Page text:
Law

Law / Recently Commented

Narcotics Traffic Is Not Part of a Healthy Domain System

A stack contrast is emerging within the DNS between providers who tolerate blatantly illegal domain use and those who do not. Our study, just published here focuses on five U.S.-based providers, their policies, and their response to reports of opioid traffic within their registry or registrar. There are many providers, not covered here, who removed hundreds of domains selling opioids and I applaud their efforts. more»

Thoughts on the Proposed Copyright Alternative Dispute Resolution Policy

A proposal from the Domain Name Association (DNA) would provide copyright owners with a new tool to fight online infringement -- but the idea is, like other efforts to protect intellectual property rights on the Internet, proving controversial. The proposed Copyright Alternative Dispute Resolution Policy is one of four parts of the DNA's "Healthy Domains Initiative" (HDI). more»

Help Us Answer: What Will the Internet Look Like in 10 Years?

What will the Internet look like in the next seven to 10 years? How will things like marketplace consolidation, changes to regulation, increases in cybercrime or the widespread deployment of the Internet of Things impact the Internet, its users and society? At the Internet Society, we are always thinking about what's next for the Internet. And now we want your help! more»

ICANN Fails Consumers (Again)

In its bid to be free of U.S. government oversight ICANN is leaning on the global multistakeholder community as proof positive that its policy-making comes from the ground up. ICANN's recent response to three U.S. senators invokes the input of "end users from all over the world" as a way of explaining how the organization is driven. Regardless of the invocation of the end user (and it must be instinct) ICANN cannot seem to help reaching back and slapping that end user across the face. more»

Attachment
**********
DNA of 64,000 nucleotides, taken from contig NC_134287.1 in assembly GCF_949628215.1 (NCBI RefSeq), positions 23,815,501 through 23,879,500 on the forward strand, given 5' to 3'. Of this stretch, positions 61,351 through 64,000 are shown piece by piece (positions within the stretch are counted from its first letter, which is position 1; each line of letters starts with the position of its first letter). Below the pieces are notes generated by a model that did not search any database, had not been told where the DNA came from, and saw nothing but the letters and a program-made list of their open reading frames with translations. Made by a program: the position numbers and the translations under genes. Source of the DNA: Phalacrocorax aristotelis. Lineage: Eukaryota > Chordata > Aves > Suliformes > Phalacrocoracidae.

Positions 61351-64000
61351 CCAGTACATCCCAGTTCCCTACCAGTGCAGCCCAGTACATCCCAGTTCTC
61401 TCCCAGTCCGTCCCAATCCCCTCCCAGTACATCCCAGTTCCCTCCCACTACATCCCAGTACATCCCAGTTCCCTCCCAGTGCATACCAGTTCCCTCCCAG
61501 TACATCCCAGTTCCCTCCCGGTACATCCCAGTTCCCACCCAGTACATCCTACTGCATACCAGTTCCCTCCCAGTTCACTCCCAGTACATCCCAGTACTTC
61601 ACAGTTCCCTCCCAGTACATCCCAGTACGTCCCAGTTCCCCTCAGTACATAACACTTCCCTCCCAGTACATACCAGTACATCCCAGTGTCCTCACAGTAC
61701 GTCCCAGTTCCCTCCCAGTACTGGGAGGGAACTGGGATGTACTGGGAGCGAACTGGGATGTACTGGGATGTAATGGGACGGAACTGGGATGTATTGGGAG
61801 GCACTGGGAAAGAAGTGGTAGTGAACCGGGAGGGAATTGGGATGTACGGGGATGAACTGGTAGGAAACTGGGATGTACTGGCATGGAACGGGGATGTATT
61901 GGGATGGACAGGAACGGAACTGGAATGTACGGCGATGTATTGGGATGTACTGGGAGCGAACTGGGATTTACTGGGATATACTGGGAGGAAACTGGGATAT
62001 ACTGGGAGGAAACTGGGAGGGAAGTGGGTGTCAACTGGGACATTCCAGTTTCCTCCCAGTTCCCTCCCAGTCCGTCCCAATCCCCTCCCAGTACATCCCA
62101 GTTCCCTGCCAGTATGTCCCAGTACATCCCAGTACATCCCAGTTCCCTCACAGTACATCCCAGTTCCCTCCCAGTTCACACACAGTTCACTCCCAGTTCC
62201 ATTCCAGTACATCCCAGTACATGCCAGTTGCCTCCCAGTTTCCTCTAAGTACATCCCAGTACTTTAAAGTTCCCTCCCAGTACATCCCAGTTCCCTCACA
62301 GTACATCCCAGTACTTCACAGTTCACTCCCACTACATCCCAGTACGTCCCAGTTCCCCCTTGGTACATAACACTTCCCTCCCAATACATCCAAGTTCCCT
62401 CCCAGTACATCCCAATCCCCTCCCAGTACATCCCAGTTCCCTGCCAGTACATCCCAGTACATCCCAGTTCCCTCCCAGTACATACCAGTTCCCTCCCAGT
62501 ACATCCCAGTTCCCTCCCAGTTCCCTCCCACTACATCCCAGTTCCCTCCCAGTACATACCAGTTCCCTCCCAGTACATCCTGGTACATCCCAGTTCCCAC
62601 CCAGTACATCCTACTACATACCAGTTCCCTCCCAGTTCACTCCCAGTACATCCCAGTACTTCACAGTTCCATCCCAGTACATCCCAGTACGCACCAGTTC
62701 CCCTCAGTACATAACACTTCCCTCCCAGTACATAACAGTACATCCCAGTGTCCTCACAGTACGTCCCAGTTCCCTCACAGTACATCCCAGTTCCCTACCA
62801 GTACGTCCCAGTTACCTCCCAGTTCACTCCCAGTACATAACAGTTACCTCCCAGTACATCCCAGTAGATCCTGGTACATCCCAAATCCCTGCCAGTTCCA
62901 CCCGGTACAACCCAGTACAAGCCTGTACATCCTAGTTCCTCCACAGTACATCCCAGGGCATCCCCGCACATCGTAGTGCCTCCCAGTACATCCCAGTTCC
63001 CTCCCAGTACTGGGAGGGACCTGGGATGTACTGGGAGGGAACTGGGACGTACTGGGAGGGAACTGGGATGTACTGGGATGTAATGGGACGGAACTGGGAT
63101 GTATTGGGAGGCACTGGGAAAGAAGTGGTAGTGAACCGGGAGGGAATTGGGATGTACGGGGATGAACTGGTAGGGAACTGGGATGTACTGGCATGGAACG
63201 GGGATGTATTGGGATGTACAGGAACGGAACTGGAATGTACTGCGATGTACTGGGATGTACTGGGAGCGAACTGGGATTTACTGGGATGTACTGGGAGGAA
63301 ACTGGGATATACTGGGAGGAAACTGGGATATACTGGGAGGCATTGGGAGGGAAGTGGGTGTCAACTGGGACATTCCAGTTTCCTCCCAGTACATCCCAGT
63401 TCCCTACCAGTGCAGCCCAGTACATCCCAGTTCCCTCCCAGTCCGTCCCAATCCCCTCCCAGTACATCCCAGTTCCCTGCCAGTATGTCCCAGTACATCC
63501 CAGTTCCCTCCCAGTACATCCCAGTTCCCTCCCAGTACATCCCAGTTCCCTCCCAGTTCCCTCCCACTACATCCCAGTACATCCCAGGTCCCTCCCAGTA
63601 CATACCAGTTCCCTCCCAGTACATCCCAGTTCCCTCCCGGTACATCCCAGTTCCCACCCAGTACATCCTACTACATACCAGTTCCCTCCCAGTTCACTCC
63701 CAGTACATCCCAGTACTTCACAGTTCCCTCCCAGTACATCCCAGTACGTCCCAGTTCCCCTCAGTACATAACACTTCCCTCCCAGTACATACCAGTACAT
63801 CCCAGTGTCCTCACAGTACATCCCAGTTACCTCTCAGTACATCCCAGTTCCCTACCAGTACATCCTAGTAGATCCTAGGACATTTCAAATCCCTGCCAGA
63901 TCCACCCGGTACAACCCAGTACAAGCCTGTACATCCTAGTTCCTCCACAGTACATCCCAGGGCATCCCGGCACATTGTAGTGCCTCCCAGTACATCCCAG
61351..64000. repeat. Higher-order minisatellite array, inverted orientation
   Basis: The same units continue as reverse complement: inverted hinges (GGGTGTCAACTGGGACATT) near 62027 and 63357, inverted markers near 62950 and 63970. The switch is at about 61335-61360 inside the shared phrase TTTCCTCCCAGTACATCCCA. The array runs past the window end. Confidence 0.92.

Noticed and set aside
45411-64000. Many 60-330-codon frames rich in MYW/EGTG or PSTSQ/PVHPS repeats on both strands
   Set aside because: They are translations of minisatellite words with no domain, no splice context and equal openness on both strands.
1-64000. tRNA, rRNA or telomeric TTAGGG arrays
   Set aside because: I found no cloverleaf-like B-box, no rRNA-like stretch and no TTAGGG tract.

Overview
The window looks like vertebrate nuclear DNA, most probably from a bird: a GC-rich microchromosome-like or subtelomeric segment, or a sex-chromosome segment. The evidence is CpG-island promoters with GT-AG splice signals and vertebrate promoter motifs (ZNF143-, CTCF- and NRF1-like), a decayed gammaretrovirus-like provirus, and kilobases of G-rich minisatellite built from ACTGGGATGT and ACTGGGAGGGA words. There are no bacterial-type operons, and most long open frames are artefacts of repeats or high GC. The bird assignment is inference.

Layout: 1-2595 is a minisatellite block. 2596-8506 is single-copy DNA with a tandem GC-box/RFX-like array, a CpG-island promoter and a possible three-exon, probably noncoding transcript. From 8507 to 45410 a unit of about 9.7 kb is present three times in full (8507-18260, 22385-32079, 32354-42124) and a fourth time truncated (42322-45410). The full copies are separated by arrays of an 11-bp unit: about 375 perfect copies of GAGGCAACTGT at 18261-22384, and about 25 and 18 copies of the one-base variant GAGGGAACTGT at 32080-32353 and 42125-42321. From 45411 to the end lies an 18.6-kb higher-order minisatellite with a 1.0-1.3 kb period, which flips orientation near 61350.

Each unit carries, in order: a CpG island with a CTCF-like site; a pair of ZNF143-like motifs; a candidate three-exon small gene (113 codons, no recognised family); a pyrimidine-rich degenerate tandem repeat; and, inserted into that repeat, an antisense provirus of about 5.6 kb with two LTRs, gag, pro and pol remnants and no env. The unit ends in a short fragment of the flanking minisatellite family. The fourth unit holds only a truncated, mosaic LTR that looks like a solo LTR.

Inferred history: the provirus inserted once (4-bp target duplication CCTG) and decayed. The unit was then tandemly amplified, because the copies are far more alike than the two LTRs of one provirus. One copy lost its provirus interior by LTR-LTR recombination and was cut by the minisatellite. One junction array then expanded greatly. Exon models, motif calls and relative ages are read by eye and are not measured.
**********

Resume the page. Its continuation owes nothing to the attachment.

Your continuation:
Internet Governance Outlook 2017: Nationalistic Hierarchies vs. Multistakeholder Networks?

Two events, which made headlines in the digital world in 2016, will probably frame the Internet Governance Agenda for 2017. October 1, 2016, the US government confirmed the IANA Stewardship transition to the global multistakeholder community. November 2, 2016, the Chinese government announced the adoption of a new cybersecurity law which will enter into force on July 1, 2017. more»

Using Domain Name Privacy/Proxy Services Lawfully or to Hide Contact Information and Identity

Privacy/proxy services carry no per se stigma of nefarious purpose, although when first introduced circa 2006 there was some skepticism they could enable cybersquatting and panelists expressed different views in weighing the legitimacy for their use. Some Panels found high volume registrants responsible for registering domain-name-incorporating trademarks. Others rejected the distinction between high and low volume as a determining factor. more»

Court Dismisses .Web Lawsuit, Says Agreement Not to Sue Is Enforceable

"Judge Percy Anderson of the U.S. District Court, Central District of California has granted ICANN's motion to dismiss in a lawsuit brought by a subsidiary of new TLD company Donuts," reports Andrew Allemann in Domain Name Wire. more»

Excessive Offers to Sell Domain Names: Evidence of Bad Faith or Bona Fide Business Practice?

Not infrequently heard in domain name disputes are cries of shock and gnashing of teeth that domain name holders may lawfully offer their inventory at excessive prices. Take for example TOBAM v. M. Thestrup / Best Identity, D2016-1990 (WIPO November 21, 2016) (<tobam.com>). Respondent accused Complainant of bullying which Complainant denied... more»

The Future of Software Patents